... tmin = bool(np.all(x >= self.xmin))
... return tmax and tmin
>>> mybounds = MyBounds()
>>> ret = basinhopping(func2d, x0, minimizer_kwargs=minimizer_kwargs,
... niter=10, accept_test=mybounds)
x0 = np.array(x0)
# set up the np.random.RandomState generator
rng = check_random_state(seed)
# set up minimizer
if minimizer_kwargs is None:
minimizer_kwargs = dict()
wrapped_minimizer = MinimizerWrapper(scipy.optimize.minimize, func,
# set up step taking algorithm
if take_step is not None:
if not isinstance(take_step, collections.Callable):
raise TypeError("take_step must be callable")
# if take_step.stepsize exists then use AdaptiveStepsize to control
# take_step.stepsize
if hasattr(take_step, "stepsize"):
take_step_wrapped = AdaptiveStepsize(take_step, interval=interval,
take_step_wrapped = take_step
# use default
displace = RandomDisplacement(stepsize=stepsize, random_state=rng)
take_step_wrapped = AdaptiveStepsize(displace, interval=interval,
# set up accept tests
if accept_test is not None:
if not isinstance(accept_test, collections.Callable):
raise TypeError("accept_test must be callable")
accept_tests = [accept_test]
accept_tests = []
# use default
metropolis = Metropolis(T, random_state=rng)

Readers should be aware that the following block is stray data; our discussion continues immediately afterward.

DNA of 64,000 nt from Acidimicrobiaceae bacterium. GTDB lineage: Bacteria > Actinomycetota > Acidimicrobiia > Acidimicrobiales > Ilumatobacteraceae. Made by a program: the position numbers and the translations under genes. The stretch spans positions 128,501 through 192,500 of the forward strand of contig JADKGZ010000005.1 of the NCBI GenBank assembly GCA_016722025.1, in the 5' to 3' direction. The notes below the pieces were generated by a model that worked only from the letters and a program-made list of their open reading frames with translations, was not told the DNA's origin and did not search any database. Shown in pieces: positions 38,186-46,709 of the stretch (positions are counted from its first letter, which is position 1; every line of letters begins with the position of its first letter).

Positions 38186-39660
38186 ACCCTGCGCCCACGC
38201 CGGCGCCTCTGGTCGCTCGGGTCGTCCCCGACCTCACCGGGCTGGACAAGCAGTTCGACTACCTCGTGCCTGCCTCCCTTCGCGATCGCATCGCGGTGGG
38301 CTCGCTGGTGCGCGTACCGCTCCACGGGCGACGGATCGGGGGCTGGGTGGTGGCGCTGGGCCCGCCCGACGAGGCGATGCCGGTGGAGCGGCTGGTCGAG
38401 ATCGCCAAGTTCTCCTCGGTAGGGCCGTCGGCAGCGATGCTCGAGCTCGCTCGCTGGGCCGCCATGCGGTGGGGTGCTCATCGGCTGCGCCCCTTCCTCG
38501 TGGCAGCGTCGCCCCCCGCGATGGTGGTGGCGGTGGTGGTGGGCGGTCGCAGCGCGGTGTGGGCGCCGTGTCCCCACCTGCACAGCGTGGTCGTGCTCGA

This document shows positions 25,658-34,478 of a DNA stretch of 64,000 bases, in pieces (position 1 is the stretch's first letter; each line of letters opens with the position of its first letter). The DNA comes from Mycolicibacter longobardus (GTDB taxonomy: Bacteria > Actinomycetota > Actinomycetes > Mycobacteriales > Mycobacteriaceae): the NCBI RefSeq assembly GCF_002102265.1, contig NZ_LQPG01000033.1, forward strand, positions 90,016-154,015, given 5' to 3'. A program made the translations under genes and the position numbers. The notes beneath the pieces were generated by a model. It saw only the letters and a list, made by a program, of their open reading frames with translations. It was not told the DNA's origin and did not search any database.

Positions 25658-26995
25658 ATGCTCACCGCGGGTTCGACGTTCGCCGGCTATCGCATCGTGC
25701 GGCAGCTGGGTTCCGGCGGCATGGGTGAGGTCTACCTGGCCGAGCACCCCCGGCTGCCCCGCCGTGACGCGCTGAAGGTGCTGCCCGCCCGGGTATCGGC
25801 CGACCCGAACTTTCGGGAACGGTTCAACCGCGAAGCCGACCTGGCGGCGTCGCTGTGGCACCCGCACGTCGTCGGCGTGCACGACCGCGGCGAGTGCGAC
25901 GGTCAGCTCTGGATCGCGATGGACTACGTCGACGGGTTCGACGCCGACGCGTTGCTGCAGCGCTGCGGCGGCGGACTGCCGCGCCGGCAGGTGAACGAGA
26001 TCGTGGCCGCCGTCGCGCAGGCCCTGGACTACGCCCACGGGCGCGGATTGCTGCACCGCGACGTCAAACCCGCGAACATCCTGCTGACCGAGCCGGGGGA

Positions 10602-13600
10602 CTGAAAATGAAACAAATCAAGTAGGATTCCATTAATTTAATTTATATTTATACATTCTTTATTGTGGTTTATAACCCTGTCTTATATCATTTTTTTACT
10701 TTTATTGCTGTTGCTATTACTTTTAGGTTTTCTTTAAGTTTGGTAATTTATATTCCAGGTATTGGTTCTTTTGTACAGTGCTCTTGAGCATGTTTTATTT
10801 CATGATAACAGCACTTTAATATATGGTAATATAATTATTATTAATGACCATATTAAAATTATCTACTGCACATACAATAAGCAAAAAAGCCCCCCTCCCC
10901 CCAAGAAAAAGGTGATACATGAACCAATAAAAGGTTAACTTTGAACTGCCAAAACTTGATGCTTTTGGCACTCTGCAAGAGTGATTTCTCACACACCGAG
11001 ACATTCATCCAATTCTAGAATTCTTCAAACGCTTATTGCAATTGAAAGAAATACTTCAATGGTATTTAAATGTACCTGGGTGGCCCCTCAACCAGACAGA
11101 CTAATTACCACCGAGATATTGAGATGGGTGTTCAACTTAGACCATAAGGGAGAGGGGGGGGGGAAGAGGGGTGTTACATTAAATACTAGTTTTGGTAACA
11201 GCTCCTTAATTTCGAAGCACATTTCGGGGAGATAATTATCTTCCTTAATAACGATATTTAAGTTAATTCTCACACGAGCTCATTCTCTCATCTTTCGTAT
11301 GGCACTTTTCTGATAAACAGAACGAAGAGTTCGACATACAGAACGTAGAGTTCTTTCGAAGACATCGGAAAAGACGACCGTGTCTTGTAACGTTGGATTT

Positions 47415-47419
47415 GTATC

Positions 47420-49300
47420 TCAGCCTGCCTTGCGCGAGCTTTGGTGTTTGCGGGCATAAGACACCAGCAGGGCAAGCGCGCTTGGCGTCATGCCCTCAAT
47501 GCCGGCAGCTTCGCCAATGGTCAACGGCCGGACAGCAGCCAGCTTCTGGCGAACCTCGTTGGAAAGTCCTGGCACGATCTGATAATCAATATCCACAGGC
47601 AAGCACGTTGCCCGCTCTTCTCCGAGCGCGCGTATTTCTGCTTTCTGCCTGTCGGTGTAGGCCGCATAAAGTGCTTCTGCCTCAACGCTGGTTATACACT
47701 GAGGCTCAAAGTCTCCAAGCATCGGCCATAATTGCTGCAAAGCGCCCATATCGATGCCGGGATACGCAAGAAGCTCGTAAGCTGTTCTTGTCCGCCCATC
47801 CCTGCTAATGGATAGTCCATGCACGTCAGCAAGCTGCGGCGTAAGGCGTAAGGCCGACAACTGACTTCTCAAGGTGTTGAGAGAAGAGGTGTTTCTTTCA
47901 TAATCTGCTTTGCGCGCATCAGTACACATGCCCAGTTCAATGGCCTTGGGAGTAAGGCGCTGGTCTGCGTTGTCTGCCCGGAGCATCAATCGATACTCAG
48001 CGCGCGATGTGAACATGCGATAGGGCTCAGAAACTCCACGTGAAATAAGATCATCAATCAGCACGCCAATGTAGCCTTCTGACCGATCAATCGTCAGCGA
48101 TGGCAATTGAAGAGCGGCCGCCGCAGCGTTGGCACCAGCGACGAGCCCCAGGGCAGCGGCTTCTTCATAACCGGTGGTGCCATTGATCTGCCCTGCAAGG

if niter_success is None:
niter_success = niter + 2
bh = BasinHoppingRunner(x0, wrapped_minimizer, take_step_wrapped,
accept_tests, disp=disp)
# start main iteration loop
count, i = 0, 0
message = ["requested number of basinhopping iterations completed"
" successfully"]
for i in range(niter):
new_global_min = bh.one_cycle()
if isinstance(callback, collections.Callable):
# should we pass a copy of x?
val = callback(bh.xtrial, bh.energy_trial, bh.accept)
if val is not None:
if val:
message = ["callback function requested stop early by"
"returning True"]
count += 1
if new_global_min:
count = 0
elif count > niter_success:
message = ["success condition satisfied"]
# prepare return object
res = bh.res
res.lowest_optimization_result =
res.x = np.copy(res.lowest_optimization_result.x) =
res.message = message
res.nit = i + 1
return res
def _test_func2d_nograd(x):
f = (cos(14.5 * x[0] - 0.3) + (x[1] + 0.2) * x[1] + (x[0] + 0.2) * x[0]
+ 1.010876184442655)
return f
def _test_func2d(x):
f = (cos(14.5 * x[0] - 0.3) + (x[0] + 0.2) * x[0] + cos(14.5 * x[1] -
0.3) + (x[1] + 0.2) * x[1] + x[0] * x[1] + 1.963879482144252)
df = np.zeros(2)
df[0] = -14.5 * sin(14.5 * x[0] - 0.3) + 2. * x[0] + 0.2 + x[1]
df[1] = -14.5 * sin(14.5 * x[1] - 0.3) + 2. * x[1] + 0.2 + x[0]
return f, df
if __name__ == "__main__":
print("\n\nminimize a 2d function without gradient")
# minimum expected at ~[-0.195, -0.1]
kwargs = {"method": "L-BFGS-B"}
x0 = np.array([1.0, 1.])
scipy.optimize.minimize(_test_func2d_nograd, x0, **kwargs)
ret = basinhopping(_test_func2d_nograd, x0, minimizer_kwargs=kwargs,
niter=200, disp=False)
print("minimum expected at func([-0.195, -0.1]) = 0.0")
print("\n\ntry a harder 2d problem")
kwargs = {"method": "L-BFGS-B", "jac": True}
x0 = np.array([1.0, 1.0])
ret = basinhopping(_test_func2d, x0, minimizer_kwargs=kwargs, niter=200,
print("minimum expected at ~, func([-0.19415263, -0.19415263]) = 0")